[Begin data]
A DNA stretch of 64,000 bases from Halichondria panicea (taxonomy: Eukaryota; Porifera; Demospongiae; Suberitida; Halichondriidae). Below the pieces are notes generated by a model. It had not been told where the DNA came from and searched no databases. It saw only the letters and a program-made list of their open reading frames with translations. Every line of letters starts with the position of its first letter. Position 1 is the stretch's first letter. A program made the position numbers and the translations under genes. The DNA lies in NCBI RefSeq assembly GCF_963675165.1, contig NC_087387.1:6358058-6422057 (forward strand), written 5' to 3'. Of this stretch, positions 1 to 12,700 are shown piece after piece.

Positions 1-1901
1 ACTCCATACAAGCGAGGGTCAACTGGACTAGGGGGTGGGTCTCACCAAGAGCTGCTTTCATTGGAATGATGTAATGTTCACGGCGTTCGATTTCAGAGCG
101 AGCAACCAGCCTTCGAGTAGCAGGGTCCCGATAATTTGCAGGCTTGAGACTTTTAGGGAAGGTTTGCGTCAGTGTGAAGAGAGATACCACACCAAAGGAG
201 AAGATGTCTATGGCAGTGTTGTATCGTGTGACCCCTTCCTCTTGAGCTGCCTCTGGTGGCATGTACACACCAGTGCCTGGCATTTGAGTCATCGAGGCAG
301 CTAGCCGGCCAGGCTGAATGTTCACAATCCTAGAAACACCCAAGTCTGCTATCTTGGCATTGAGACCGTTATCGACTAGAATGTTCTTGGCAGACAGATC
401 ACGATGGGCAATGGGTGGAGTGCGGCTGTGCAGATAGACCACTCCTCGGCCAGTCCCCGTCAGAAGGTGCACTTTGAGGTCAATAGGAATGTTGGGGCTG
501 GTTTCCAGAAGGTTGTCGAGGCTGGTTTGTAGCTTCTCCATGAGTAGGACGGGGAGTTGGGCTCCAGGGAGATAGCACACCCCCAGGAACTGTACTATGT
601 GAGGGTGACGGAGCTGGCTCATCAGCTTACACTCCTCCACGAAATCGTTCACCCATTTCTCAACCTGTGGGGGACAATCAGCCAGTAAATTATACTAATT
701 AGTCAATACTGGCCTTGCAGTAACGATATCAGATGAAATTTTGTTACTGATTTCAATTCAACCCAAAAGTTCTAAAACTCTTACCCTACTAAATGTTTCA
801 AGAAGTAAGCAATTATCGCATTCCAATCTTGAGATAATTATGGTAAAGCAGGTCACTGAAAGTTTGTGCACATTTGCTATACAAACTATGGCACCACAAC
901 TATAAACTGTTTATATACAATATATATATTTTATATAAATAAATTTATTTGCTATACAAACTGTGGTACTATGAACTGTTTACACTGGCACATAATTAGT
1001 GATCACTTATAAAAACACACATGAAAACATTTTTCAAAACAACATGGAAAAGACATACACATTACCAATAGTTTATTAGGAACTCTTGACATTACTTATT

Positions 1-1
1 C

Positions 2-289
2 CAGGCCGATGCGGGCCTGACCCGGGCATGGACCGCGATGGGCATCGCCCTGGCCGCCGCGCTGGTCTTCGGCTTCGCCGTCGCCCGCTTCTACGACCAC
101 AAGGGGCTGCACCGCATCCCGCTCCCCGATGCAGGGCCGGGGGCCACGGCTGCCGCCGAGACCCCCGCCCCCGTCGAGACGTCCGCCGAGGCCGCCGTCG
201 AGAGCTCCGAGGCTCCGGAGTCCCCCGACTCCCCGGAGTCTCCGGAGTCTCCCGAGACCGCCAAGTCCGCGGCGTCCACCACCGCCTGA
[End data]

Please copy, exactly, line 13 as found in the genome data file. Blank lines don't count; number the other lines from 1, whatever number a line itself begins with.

1001 GATCACTTATAAAAACACACATGAAAACATTTTTCAAAACAACATGGAAAAGACATACACATTACCAATAGTTTATTAGGAACTCTTGACATTACTTATT